My notes are primarily intended for future readers of the question, not the author. I try to find other ways to clean up questions because I know it's not great, but sometimes it seems less bad than the alternatives. (E.g. removing large swaths of stuff the original poster wrote because it's totally misleading and will send other beginners down the wrong track as they read this question and try to figure out if their problem is the same as this.)
The note you quoted was one of 3 I edited into that question. The first 2 were substantially more useful; I wouldn't have edited to add that last one if I wasn't already leaving my fingerprints on the question with the first two. In hindsight I agree that one about bad tutorials could and maybe should have been a comment instead. Only the OP had fallen into the trap of believing everything they read on the Internet (including the official docs and a random wrong tutorial), not necessarily future readers; simply marking as a duplicate should make it clear to everyone else that the tutorial was wrong. OTOH, there's some reason to reassure future readers that it's truly a duplicate.
I'm not claiming my judgement on edits is perfect, just best-effort attempts to improve questions (and answers). Since any post can always be improved later by others, or by me after helpful feedback like this, perfection isn't necessary. I'm pretty sure when I submitted that edit, I knew it wasn't great to be leaving this many notes, but I didn't have any better ideas and didn't want to take forever figuring out what to do. (I already have dozens of tabs of half-finished answers that I've been meaning to get back to, but sometimes "good enough" is ok, especially for a totally confused question based on one person's specific version of common misconceptions / misunderstandings that I expected to have low but many non-zero future value.)
Re: (editor's note) in general: Stack Overflow aims to be a collection of useful Q&As for the benefit of future readers.
Let me try to explain why I leave such notes in general. The one you quoted is not a representative example of them, it's a case where I mostly failed.
As @MichaelPetch described, my goal here was narrowing the question to just the one the OP explicitly asked about, to make it clear that it was just a duplicate. Assembly language especially has too many pitfalls for every question about one thing (but that happens to have other bugs) to justify a custom answer instead of a duplicate + optionally addressing the other problems that weren't being asked about.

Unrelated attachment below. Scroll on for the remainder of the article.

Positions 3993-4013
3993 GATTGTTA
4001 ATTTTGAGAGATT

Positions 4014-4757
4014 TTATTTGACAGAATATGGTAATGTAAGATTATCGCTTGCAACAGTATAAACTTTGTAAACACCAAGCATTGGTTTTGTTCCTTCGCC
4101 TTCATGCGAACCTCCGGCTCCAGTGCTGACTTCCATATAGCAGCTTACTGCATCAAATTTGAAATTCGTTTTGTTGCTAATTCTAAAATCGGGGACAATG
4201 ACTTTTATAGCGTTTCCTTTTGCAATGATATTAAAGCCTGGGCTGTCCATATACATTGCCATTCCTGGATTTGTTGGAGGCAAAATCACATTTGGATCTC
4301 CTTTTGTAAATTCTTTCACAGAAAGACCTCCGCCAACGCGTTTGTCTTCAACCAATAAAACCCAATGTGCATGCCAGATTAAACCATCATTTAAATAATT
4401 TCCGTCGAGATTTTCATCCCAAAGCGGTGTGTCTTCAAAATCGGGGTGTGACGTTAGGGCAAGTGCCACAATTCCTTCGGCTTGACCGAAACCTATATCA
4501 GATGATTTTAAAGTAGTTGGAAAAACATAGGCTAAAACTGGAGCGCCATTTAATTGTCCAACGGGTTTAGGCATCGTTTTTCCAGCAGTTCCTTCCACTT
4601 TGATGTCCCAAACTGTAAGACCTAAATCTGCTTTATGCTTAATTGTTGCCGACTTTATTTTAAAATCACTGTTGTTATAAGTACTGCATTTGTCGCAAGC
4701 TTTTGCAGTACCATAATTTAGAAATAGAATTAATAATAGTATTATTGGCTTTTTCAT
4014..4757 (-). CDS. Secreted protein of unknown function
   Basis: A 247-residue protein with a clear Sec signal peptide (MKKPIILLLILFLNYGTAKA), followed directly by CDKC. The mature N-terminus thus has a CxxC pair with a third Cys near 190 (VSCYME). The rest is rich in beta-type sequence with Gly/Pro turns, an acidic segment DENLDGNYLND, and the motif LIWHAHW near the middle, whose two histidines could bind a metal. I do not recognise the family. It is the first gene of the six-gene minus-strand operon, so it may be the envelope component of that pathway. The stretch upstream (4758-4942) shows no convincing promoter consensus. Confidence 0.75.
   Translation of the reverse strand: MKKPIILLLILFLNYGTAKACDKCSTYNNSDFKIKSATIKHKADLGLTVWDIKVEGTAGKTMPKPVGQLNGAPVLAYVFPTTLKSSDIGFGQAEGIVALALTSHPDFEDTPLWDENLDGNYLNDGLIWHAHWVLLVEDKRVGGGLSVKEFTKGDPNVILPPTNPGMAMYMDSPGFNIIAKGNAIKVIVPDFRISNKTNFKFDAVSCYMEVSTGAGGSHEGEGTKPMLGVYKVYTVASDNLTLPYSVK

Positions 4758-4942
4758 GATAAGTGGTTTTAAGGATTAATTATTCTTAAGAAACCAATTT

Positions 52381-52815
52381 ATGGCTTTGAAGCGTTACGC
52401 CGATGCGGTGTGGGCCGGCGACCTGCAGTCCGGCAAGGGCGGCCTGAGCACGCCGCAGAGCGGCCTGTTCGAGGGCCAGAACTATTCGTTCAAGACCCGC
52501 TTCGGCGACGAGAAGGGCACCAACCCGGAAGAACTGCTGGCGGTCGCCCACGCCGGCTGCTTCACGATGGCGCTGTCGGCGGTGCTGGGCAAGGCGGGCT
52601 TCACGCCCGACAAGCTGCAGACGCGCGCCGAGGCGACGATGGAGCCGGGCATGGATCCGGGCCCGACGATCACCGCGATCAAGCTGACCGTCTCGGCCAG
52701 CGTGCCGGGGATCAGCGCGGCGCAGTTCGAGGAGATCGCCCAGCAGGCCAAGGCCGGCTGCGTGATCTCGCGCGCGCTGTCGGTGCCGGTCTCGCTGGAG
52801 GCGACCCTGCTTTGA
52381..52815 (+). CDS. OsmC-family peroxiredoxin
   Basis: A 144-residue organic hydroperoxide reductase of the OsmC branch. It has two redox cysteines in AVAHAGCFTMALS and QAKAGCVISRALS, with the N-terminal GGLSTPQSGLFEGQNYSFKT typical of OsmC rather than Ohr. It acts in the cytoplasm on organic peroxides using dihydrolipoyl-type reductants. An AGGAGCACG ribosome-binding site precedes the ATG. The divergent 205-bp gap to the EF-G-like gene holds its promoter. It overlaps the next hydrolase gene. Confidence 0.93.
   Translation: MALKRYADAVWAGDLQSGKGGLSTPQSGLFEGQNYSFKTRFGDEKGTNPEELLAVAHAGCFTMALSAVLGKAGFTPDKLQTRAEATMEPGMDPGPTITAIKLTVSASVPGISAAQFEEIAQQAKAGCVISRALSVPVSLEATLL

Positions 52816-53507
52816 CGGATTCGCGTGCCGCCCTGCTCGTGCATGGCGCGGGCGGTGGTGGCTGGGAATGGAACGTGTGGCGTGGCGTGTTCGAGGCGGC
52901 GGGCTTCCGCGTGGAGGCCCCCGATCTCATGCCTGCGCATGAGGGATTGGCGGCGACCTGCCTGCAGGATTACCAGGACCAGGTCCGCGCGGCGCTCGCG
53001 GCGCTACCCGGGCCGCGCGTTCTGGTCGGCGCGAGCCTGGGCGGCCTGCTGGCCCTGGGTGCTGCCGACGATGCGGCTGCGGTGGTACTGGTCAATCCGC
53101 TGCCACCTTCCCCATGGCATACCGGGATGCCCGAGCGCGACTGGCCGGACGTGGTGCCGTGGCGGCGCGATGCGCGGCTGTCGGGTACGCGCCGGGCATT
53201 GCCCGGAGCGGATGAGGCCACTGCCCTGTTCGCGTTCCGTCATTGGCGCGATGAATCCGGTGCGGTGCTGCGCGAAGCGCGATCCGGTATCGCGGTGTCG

If a question about one thing has other unrelated bugs in its example, or raises other unfounded concerns (especially about an often-misunderstood subject like GNU C inline asm), future readers will be likely be misled if they don't go digging through the comments if that's the only place such things are addressed. SO posts are supposed to be useful without the comments, in the long term.
(Or do we want to decide that comments are not ephemeral 2nd-class citizens, and are sufficient for leaving corrections to unrelated mistakes in duplicate questions that are supposed to be "useful signposts"? Because that seems worse)
GNU C inline asm is hard, and wrong examples should be exterminated
(Or at least commented on, within the same
code block, to make sure anyone seeing them doesn't pick up a misconception about the subject.)
Experience has shown that GNU C inline asm is one of the most frequently misunderstood things in C / assembly. It's very easy for an
asm() statement to happen to work given one set of surrounding code. If you understand
asm statements, it's often easy to construct a case that reveals the bug, but without that knowledge it could go undetected for a long time until some surrounding code and/or new compiler version happen to trip over it in someone's real use-case. (Some people even fail to comprehend this fact, and will vehemently argue their code is correct because it works. Anyone who understands the concept of undefined behaviour will know that's wrong, and that constraints that don't correctly describe the asm template are a special case of UB.)
In cases where I would normally just leave a comment about unrelated bugs, I edit when it's related to GNU C inline asm, even if it's just to add a
// comment about something being unsafe. (And typically I'd go into more detail in a comment under the post, unless I'm editing an answer then sometimes the explanation can go into the answer if the bug was present in the question.)
Avoiding wrong code in fragments that might actually get copy/pasted is a good policy in general, but for inline asm I go even further. Every inline asm statement with wrong constraints is a dangerous example, even in questions (where there's less expectation that code should be correct).
(There are good examples in https://stackoverflow.com/tags/inline-assembly/info)
For things other than inline asm, I'd normally just look for more duplicates for the other unmentioned bugs, and leave comments about them.